On a bike you see a lot of things you’d rather not on the side of the road.  It can be a bit soul-destroying but we have taken inspiration from Kim from over the hill.  She makes a Saturday morning of it occasionally and clears a section of road of litter.  She recycles what she can.  The scrap cash earned from roadside aluminium cans and metal rescued from electronics and machinery thrown away at work is donated to Trees That Count.  This has so far planted more than 1000 trees.  We think she is a legend.  So we  collect more roadside rubbish than is generated by the business and ensure it is split and disposed of responsibly.  Apart from those good vibes, by recycling an aluminium can you can save up to nine times its weight in carbon.   Woohaah!

More coffee less carbon


Meet Bertha: the electric Probat coffee roaster built in Germany in 1974 that we acquired in 2021.  The principles of a drum roaster are pretty simple.  Probat have been making coffee roasters since the mid 19th century when they were a cast iron sphere on chain that you hung over a fire.  Most coffee is roasted using LPG or some other fossil fuel.  In the face of climate change, there is an increasing trend to use electricity.  Especially in New Zealand where the bulk of our electricity is generated from non-fossil fuel energy sources, it makes great sense to roast with electricity.  We have made a few modifications to the machine for better control and more consistent roasting.  To further reduce our footprint, we can consider when we roast.  Avoiding peak times will reduce the carbon associated with this electricity – although this is not captured in normal carbon accounting.  We also hope that further modifications will increase our efficiency  i.e. more coffee per kWhr.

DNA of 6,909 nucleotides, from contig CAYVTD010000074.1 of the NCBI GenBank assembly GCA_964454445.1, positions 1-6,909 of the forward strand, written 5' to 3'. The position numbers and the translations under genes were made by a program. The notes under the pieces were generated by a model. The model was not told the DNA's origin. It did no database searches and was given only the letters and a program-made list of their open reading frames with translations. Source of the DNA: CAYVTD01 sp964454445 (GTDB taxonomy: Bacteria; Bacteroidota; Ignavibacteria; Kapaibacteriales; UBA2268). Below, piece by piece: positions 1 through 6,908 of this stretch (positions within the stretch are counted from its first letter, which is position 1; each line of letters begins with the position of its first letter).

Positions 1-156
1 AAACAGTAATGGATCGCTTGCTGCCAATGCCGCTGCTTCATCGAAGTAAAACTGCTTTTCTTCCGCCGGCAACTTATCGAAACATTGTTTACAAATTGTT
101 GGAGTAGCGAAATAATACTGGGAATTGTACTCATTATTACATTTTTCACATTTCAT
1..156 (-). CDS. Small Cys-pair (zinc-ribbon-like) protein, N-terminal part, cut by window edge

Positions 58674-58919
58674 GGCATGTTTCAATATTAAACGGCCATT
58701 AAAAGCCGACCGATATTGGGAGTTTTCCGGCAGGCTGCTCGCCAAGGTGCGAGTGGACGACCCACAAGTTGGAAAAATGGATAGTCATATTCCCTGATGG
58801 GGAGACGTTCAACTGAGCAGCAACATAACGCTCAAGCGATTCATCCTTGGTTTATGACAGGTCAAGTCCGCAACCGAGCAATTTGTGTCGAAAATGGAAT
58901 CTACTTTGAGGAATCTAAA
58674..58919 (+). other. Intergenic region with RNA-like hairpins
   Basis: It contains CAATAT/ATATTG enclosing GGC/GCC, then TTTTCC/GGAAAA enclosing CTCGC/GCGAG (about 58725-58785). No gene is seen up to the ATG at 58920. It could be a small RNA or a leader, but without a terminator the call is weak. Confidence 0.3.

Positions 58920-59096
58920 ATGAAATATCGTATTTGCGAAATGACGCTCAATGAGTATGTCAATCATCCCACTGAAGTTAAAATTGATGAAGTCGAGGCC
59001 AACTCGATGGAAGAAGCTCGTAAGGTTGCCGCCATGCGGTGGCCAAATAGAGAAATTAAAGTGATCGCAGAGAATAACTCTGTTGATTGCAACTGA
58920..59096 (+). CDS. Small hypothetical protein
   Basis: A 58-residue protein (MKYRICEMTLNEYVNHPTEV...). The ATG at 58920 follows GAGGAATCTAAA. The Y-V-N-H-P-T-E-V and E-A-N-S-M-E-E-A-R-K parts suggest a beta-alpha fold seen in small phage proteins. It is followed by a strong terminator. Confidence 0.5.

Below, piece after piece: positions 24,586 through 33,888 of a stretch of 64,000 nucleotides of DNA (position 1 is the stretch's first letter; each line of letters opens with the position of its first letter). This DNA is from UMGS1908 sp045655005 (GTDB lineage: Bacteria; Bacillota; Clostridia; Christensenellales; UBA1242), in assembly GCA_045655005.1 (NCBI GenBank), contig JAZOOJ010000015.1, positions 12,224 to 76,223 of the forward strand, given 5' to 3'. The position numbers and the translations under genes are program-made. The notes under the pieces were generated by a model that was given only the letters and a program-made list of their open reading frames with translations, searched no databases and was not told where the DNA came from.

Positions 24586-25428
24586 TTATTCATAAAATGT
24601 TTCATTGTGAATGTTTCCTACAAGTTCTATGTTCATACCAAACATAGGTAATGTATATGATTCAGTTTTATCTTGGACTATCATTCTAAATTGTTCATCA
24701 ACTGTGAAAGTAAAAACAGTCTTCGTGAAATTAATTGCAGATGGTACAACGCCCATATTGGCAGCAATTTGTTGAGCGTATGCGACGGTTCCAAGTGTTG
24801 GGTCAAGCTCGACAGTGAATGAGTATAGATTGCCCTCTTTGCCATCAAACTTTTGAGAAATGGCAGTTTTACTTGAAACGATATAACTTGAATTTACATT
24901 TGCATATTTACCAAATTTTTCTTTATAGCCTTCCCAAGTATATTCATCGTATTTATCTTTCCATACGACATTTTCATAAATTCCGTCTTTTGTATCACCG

Zoom zoom

There are myriad reasons to ride bikes.  Carbon is one of them.  The mental and physical health of the rider and those around them are more reasons. 

The joy is multiplied when you have a bike that can carry a hundred kg of coffee! 

We think our chief delivery vehicle is a force for good in Rotorua, drawing smiles and toots from the adults,  big eyes from the kids and high eyebrows from the teenagers.

Thanks heaps to Gaz from NZO for his excellent drawing skills (so I don’t have to pose for photos) and providing the best pants (short and long) in the universe, designed and tested in Rotorua with love.  


Is it a bird?  Is it a plane?  No.  It is Mourea’s first electrified 1975 Mazda Bongo!